The coefficients of the difference equation describing the shapes of the victims with respect to an aggressor signal are determined using experimental data. This process consists in finding the coefficients of Eq. 1 that minimize the squared difference between the victim signal predicted from the aggressor with the difference equation and the measured victim signal over several traces. The following steps are performed in order to determine the coefficients of the difference equation.

An aggressor signal i is created in a given photodiode element of the sensor while adjacent photodiodes are obstructed. Several traces are captured while varying the amplitude of the aggressor signal. The l^{th }measured aggressor signal is denoted {tilde over (s)}_{i}(l,k).

For each victim j, several traces are captured concurrently with the capture of the traces of the aggressor signal. The l^{th }measured victim signal is denoted {tilde over (s)}_{i,j}(l,k). In some cases, an aggressor signal does not affect a given photosensitivity element in its neighborhood. In that case, the coefficients of the difference equation describing the relation between these elements are set to zero.

The following optimization problem is solved for the difference equation coefficients using the Levenberg-Marquardt method or any other optimization algorithm:

where E is the number of samples in a trace, F is the number of acquired traces, {tilde over (s)}_{i,j}(l,k) is the k^{th }sample of the l^{th }acquired trace and s_{i,j}(l,k) is the k^{th }sample of the victim signal predicted using the l^{th }aggressor signal using Eq. 1.

In some cases, the relation between the aggressor and its victims cannot be expressed accurately using a difference equation. For example, the phenomena causing the crosstalk may be too complex to be modelled using a simple linear time-invariant model. In another example, the number of difference-equation coefficients required to model the crosstalk is too high to allow a real-time implementation of the solution. In cases where the relation cannot reliably be modeled by a difference equation or a limited-order difference equation, the shape of the crosstalk signal is predicted using a template weighted by the maximum amplitude of the aggressor signal and aligned with the location of the maximum peak of the aggressor.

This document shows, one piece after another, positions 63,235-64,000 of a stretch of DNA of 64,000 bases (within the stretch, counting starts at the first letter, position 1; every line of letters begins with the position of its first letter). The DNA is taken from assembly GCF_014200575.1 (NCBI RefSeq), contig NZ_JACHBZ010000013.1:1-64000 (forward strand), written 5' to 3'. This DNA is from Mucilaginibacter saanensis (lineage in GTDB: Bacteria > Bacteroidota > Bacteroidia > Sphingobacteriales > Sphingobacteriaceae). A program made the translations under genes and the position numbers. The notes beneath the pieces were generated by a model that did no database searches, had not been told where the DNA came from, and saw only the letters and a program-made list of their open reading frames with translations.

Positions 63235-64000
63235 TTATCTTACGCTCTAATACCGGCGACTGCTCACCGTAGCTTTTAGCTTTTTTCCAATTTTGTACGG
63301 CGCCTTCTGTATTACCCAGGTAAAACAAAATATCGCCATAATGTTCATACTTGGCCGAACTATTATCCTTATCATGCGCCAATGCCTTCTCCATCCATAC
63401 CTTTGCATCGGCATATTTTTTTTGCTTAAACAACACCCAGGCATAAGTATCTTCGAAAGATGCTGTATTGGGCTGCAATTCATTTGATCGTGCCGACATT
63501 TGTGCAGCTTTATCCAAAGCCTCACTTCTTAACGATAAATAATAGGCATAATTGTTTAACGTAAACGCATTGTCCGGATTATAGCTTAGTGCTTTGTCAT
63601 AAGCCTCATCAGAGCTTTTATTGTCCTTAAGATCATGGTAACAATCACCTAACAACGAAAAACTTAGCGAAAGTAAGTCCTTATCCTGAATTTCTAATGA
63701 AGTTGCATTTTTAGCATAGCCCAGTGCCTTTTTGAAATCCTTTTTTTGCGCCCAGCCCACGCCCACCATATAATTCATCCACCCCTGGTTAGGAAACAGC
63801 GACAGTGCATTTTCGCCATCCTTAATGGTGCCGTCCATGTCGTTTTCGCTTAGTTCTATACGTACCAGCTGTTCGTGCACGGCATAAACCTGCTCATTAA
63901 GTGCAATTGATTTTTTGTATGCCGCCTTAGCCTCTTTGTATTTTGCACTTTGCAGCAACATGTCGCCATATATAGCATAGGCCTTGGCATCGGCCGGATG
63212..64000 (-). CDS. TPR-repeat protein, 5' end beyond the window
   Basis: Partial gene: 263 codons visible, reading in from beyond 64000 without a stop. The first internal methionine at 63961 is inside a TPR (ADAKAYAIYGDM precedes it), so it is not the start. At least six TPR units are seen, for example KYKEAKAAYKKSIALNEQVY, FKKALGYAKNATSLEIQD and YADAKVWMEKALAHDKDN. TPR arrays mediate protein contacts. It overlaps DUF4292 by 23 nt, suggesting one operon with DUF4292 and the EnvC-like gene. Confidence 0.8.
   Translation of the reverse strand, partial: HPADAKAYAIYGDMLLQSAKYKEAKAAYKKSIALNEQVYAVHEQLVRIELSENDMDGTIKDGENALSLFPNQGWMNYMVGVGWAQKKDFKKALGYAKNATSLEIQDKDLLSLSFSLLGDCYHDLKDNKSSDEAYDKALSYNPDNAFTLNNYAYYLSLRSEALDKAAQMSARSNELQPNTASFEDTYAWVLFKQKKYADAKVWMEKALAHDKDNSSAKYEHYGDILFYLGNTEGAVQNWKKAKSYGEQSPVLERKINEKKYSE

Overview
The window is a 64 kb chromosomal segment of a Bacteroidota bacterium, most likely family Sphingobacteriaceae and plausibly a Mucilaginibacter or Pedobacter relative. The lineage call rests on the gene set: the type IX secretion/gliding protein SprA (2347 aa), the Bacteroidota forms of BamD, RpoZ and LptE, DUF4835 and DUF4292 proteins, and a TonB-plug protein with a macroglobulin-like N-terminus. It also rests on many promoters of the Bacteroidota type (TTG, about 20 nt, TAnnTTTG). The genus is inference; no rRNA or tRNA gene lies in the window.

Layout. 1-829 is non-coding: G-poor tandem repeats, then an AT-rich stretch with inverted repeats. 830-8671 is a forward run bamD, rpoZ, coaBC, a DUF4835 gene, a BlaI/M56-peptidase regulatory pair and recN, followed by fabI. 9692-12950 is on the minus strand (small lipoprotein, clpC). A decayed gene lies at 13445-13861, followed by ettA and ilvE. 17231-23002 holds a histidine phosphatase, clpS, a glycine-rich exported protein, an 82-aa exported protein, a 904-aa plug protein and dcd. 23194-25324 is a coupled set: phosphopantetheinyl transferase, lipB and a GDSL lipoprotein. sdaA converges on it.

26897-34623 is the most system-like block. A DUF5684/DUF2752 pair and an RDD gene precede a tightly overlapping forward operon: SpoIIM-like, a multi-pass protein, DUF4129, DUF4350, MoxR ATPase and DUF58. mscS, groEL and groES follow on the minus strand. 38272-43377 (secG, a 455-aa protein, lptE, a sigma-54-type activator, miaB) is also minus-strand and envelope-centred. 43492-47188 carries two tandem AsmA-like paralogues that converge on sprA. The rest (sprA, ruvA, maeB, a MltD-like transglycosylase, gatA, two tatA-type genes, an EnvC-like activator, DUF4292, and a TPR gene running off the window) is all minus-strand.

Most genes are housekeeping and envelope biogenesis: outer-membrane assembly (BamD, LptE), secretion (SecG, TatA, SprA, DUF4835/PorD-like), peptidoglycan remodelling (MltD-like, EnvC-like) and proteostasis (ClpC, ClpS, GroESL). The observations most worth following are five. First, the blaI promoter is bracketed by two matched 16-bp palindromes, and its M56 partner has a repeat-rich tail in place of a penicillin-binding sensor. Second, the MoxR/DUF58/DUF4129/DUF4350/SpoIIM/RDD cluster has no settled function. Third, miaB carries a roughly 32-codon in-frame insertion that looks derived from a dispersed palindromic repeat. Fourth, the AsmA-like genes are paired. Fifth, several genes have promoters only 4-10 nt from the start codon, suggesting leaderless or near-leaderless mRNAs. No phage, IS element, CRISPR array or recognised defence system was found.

In order to determine whether a difference equation may be used, the minimum value of the cost function used in the optimization problem presented in Eq. 2 is monitored and compared to a predefined threshold. When the minimum value of the cost function is above the predefined threshold, the difference equation is considered not to be a reliable representation of the phenomenon occurring between the aggressor and the victims and a predefined template is used for modeling the relation between the aggressor and its victims. The following steps are performed to generate the noise template.

An aggressor signal i is created in a given photodiode element of the sensor and F traces are captured while varying the amplitude of the aggressor signal. The l^{th }measured aggressor signal is denoted {tilde over (s)}_{i}(l,k).

For each victim j, several traces are captured concurrently with the capture of the traces of the aggressor signal. The l^{th }measured victim signal is denoted {tilde over (s)}_{i,j}(l,k).

The template t_{i,j}(k) is established by normalizing the victim traces and averaging the normalized traces of the victim as expressed in the following equation:

where u_{l }and l_{l }correspond respectively to the maximum and the minimum intensity value of l^{th }trace of the victim signal.

The gain A and the delay d between the position of the maximum peak of the aggressor and the template T_{i,j}(k) that minimize the squared sum of the difference between the weighted/delayed template and the measured victims are determined. The optimization problem is presented below:

{*A,d*}=argminΣ_{l=0}^{f-1}Σ_{k=0}^{e-1}(*AT*(*k−m*_{i}*−d*)−*{tilde over (s)}*_{i,j}(*l,k*))^{2} Eq. 4

where m_{i }is the position of the maximum peak of the aggressor i evaluated using a quadratic interpolation of the aggressor summit.

Operation Sub-Method

Once the difference equations or the templates describing the relations between the aggressor and the victim are established **205**, they are used to remove or at least attenuate the extrinsic static noise in the traces of the victims using the operation sub-method **210** illustrated in **211** are generated on the photodiodes of the sensor. The shapes of the operation traces **211** are determined by the presence of objects in the field-of-view of the sensor. The attenuation/removal of the extrinsic static noise comprises the following steps. The first step **212** consists in detecting pulses in the trace of each photodiode element, as described below. The second step **214**, which is optional, consists in completing the summit of any saturated pulses to remove the discontinuities in the trace of the aggressor, if any. The third step **216** consists in determining which ones of the detected pulses have an amplitude sufficient to generate crosstalk (that is, to be an aggressor) in other photodiode elements. If the amplitude is considered sufficient to generate crosstalk **218**, the last step consists **220** in attenuating/removing the crosstalk generated by each aggressor in the traces of each of its victims using either the difference equation or the crosstalk template established **205** during calibration. The cleaned photodiode traces or signals are outputted **221**.